Catering creativity

In Features /

By Susana Gómez Báez

Last semester, first-year interior design student Kelley Clayton was asked to try her hand at contemporary art by creating a wooden box that showed emotion.

And while beauty is in the eye of the beholder, Clayton says the only beholder whose judgement counted was her professor’s. Since creativity can be so subjective, so can your grade.

“It was all his decision,” Clayton says. “If he didn’t like it, you fail. It’s all subjective.”

According to her, trial and error was the only way to know if you were on the right track.

“Every single week you show him and he’d be like ‘change this, change that,’ until eventually … to you, it doesn’t mean anything anymore. But he’s happy with it so you go with it,” she says. “That’s all that matters because he’s the one marking it.”

Clayton is one of many Ryerson students in creative programs who feel they have had to learn to cater the creative components of their assignments to professors’ tastes.

These programs combine both artistic and technical skills, so whether more creativity or practicality will hold more weight is up to the professor.

Fashion student Jaclyn Scott* says realizing that was her biggest lesson.

“If I learned anything at Ryerson [it’s] that you need to show your work to as many people as possible,” she says. “In fields where opinion matters that’s the only way to judge your success.

One person is not a valid representation of how good your work is in a creative field.”

Professors are aware of this, says Yew-Thong Leong, an associate professor of architecture.

“Aesthetic is a very difficult thing to assess,” he admits. “But professors, regardless of what students think, do not mark indiscriminately.” Leong says he focuses on the technical portions of an assignment, and evaluates creativity by looking at the process that went into it.

“You cannot be creative in isolation,” he says. “You cannot be creative in a vacuum, you cannot just pull things out of a hat. The process … is what makes the end product aesthetically relevant.”

He says he tries to teach his students how to apply creativity in the real world. That way, even if he dislikes an idea, he says he marks how well the concept is carried out instead.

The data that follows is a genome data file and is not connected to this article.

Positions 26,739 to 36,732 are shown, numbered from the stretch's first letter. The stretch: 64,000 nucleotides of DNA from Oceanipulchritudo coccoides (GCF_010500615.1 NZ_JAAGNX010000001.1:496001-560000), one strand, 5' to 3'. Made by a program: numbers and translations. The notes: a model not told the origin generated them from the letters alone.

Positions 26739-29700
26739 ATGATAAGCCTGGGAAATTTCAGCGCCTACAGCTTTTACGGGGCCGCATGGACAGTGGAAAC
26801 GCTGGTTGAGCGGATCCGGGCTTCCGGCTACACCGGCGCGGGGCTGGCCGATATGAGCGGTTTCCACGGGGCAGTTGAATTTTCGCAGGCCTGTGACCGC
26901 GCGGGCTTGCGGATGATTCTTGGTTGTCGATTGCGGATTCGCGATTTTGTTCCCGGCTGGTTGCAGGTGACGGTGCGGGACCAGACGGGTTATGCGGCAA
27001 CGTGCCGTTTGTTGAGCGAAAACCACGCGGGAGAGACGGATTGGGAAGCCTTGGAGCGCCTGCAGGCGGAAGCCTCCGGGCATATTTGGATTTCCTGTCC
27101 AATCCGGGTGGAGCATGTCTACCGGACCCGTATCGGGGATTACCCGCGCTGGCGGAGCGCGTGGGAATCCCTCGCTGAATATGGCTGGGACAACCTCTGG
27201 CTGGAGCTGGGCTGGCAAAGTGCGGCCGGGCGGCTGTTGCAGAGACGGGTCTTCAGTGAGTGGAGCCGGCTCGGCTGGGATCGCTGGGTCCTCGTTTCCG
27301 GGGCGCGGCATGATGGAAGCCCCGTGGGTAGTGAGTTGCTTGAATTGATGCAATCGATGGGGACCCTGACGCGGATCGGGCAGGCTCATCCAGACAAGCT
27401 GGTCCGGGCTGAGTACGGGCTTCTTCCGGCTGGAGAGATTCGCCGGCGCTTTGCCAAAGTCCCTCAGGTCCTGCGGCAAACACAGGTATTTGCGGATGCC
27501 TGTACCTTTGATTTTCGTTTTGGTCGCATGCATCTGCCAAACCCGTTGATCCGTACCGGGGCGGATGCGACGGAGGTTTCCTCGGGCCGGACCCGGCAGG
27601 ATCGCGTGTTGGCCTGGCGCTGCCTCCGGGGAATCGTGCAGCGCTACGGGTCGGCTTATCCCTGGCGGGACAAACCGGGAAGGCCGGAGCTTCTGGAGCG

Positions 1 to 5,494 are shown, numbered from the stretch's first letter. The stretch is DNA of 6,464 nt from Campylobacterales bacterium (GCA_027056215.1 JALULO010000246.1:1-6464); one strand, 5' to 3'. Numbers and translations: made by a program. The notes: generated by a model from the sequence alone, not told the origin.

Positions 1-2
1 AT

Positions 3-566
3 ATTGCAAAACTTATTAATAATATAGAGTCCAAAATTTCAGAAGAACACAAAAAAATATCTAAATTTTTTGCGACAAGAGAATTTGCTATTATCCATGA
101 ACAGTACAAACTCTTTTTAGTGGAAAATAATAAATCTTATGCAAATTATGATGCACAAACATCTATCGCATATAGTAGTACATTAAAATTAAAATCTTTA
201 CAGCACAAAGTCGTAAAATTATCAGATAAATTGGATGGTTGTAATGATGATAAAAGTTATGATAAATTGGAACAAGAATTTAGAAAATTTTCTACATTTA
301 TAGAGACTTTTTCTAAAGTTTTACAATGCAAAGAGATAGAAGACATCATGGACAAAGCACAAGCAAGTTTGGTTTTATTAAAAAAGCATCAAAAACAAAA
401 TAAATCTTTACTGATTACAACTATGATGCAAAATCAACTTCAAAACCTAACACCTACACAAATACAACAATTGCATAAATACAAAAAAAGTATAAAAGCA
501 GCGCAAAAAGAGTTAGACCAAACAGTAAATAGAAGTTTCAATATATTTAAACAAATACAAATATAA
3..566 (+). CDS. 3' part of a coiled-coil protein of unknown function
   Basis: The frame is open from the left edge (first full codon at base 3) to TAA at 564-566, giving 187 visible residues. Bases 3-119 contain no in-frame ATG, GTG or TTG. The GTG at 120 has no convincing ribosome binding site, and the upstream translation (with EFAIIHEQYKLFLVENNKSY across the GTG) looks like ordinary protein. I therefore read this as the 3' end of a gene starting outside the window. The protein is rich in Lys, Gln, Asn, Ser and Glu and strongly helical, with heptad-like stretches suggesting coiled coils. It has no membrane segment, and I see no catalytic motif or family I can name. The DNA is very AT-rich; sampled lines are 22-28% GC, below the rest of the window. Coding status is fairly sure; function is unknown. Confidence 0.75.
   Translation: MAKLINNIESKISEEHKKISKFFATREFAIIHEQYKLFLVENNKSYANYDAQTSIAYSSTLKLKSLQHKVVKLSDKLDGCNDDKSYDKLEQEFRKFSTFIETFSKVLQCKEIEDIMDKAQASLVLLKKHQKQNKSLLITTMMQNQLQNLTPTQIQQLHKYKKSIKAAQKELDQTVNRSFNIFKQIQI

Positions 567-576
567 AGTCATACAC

Architecture masters student Eric Tran says he wishes every professor was like this. He says he has a friend who dropped out of the program in her final year because a professor was not happy with her thesis and was pushing her to do something differently.

According to Tran, even though architecture is meant to be a mix of inventive and practical concepts, the emphasis on which topic is explored depends on which instructor you get.

“You will have profs who are practicing architects and then you will have profs who have never practiced, who have always been in academia, and you will know right away,” he says. “[Practicing architects] teach you how to manage your own business, how to get yourself out of legal situations. These are the things that we as students need to know before we get into the actual profession, before we commit ourselves.”

But sometimes students value a more practical approach, rather than having too much creative freedom. Tran says one of his firstyear professors whose entire career was spent in academia pitched the idea of gathering garbage in Toronto and putting it in the lake to make an island. Such a grandiose endeavour isn’t a practical use of students’ time, he adds.

“These are really big ideas,” he says. “But you can see the huge differences in the spectrums of [professors] right away. So you have to gauge as a student what you want to take from [them].” Instead, Tran proposes working on more achievable real-world assignments and investing lecture time into learning about budgets.

Leong agrees that industry lessons are an important aspect of classroom learning. He says he wishes Ryerson would employ more practitioner professors, as they bring in experience gathered in the working world.

“[An academic] doesn’t have to worry about [practicality],” Leong says. “They can be completely creative in terms of exploration, they can be creative in terms of writing, but don’t have to worry about … delivering services of products to the industry. But you go to university to get fully employed.”